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David SylvianHolger Czukay - Plight & Premonition / Flux & Mutability Music Album Reviews

A double reissue of late-1980s albums by the Can co-founder and the synth-pop savant finds them laying the groundwork for years of ambient music that would follow.

When David Sylvian set about making his first solo album, 1984’s Brilliant Trees, he enlisted a handful of former collaborators, including Yellow Magic Orchestra co-founder Ryuichi Sakamoto as well as his Japan bandmates Steve Jansen and Richard Barbieri. The most crucial contributions, though, came from an artist with whom he had never worked before: Holger Czukay.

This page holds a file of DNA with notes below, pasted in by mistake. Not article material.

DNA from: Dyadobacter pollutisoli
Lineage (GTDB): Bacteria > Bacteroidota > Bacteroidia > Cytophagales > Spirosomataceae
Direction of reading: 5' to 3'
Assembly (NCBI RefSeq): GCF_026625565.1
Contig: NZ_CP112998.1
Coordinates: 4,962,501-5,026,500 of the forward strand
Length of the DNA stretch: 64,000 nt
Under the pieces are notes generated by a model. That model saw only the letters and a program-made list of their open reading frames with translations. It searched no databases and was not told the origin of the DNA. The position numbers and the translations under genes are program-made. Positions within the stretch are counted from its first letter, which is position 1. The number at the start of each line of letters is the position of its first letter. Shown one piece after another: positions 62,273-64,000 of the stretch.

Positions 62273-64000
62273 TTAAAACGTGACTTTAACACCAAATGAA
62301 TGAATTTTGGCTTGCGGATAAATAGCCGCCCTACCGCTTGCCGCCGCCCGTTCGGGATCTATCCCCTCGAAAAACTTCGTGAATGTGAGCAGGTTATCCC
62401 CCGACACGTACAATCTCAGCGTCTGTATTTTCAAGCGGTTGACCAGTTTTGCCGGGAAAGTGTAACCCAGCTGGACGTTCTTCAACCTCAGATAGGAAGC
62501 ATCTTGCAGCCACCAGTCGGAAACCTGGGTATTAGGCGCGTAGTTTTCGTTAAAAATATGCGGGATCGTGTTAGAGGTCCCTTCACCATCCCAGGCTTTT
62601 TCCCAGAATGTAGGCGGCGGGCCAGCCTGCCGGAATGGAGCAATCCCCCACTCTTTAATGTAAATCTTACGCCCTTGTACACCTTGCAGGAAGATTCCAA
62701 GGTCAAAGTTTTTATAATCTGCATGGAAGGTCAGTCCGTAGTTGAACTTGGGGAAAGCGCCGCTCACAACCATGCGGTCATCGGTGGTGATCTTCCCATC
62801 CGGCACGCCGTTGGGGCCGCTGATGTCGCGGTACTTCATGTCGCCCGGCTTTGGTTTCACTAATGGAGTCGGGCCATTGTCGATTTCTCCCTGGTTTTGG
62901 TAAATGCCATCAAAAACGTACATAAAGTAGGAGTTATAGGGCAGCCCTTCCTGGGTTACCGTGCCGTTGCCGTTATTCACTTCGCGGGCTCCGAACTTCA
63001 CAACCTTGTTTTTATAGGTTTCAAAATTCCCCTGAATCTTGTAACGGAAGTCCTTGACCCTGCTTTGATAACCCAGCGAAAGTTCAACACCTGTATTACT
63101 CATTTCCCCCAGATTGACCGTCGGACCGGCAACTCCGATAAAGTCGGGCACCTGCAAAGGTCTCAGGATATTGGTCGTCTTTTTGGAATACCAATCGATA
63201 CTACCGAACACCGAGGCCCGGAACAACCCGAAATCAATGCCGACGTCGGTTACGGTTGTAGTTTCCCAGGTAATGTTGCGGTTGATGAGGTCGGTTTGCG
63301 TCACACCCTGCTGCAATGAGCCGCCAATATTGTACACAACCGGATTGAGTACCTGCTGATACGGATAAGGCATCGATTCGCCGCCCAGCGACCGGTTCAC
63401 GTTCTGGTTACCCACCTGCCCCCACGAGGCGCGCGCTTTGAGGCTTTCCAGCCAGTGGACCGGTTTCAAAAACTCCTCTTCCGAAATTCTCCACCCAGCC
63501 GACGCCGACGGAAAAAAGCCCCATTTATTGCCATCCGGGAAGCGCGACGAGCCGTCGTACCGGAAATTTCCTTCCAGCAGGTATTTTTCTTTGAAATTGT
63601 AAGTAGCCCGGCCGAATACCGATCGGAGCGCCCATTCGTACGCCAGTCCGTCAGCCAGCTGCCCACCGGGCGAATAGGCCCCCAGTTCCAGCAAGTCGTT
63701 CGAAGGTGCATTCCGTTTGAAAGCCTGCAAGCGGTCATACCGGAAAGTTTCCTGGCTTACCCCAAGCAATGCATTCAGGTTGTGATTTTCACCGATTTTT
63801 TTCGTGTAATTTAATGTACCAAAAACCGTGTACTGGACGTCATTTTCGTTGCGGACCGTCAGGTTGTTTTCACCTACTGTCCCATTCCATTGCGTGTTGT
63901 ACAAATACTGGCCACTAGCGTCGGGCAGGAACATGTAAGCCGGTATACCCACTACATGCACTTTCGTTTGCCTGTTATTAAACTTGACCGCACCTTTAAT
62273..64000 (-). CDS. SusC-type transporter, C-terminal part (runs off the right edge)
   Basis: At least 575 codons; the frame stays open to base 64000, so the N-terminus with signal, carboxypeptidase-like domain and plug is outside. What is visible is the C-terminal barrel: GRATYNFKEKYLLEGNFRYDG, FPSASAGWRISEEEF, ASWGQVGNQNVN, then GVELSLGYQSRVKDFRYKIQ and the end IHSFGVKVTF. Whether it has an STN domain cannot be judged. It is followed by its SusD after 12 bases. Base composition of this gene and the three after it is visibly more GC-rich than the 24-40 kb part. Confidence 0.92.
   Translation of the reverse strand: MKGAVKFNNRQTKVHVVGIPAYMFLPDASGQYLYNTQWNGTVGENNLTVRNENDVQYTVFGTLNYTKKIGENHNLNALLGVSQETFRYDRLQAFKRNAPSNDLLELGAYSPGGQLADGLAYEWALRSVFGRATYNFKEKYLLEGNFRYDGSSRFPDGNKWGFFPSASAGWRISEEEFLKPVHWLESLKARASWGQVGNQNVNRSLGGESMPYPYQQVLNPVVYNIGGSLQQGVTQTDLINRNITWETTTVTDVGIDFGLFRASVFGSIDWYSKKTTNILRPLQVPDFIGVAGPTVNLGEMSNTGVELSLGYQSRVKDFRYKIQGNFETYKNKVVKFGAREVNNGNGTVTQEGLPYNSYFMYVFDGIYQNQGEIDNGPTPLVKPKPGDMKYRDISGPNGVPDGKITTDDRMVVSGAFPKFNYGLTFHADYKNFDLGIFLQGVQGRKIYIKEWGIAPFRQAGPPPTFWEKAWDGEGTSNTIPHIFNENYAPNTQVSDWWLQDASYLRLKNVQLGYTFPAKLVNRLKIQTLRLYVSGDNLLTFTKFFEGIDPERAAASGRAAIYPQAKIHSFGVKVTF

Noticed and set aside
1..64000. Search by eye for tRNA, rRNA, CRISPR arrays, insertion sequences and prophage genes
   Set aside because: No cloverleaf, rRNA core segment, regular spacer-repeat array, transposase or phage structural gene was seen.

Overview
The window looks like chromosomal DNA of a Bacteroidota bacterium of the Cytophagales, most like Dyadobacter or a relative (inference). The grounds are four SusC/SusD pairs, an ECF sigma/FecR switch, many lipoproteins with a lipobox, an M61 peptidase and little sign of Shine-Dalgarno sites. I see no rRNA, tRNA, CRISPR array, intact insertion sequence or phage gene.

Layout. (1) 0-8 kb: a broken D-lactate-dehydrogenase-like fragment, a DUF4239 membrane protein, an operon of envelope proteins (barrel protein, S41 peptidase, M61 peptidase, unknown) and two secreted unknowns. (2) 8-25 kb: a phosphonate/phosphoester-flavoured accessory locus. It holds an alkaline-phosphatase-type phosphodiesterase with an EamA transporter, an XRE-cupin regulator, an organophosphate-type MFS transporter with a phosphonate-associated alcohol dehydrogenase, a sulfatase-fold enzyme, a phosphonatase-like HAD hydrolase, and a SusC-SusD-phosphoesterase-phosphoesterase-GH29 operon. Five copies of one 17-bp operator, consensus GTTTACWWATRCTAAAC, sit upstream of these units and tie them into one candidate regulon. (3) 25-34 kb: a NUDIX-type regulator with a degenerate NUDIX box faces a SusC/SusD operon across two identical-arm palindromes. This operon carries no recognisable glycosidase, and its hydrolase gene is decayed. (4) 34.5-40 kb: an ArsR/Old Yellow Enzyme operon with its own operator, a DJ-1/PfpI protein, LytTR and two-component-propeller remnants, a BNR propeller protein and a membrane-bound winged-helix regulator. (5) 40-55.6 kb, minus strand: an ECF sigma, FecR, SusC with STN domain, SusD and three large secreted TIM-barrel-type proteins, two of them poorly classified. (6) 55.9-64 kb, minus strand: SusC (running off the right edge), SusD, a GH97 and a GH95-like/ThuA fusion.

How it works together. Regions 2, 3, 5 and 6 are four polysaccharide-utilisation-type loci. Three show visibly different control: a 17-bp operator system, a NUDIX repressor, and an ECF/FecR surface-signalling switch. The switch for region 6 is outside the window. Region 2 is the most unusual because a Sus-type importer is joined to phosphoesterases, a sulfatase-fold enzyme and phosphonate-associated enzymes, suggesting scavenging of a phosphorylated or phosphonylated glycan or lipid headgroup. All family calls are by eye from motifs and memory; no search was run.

Surprisingly, Sylvian’s interest in the German artist’s work derived not from the latter’s tenure in the pioneering krautrock band Can but from his solo albums, particularly his 1979 release Movies. There’s a clear connection between the warped rhythms of that record and the equally off-balance funk of Brilliant Trees’ “Pulling Punches” and the fluid pop of “Red Guitar.” Czukay’s contributions—guitar, vocals, and samples played on old dictaphones—added just the right touch of tumult to Sylvian’s generally straightforward tunes. Where Czukay left his most lasting mark was as an improviser. As Sylvian told the British publication Fourth Door Review, “Holger’s approach was… joyful enthusiasm, wild invention, much paint thrown at the canvas to see what sticks.”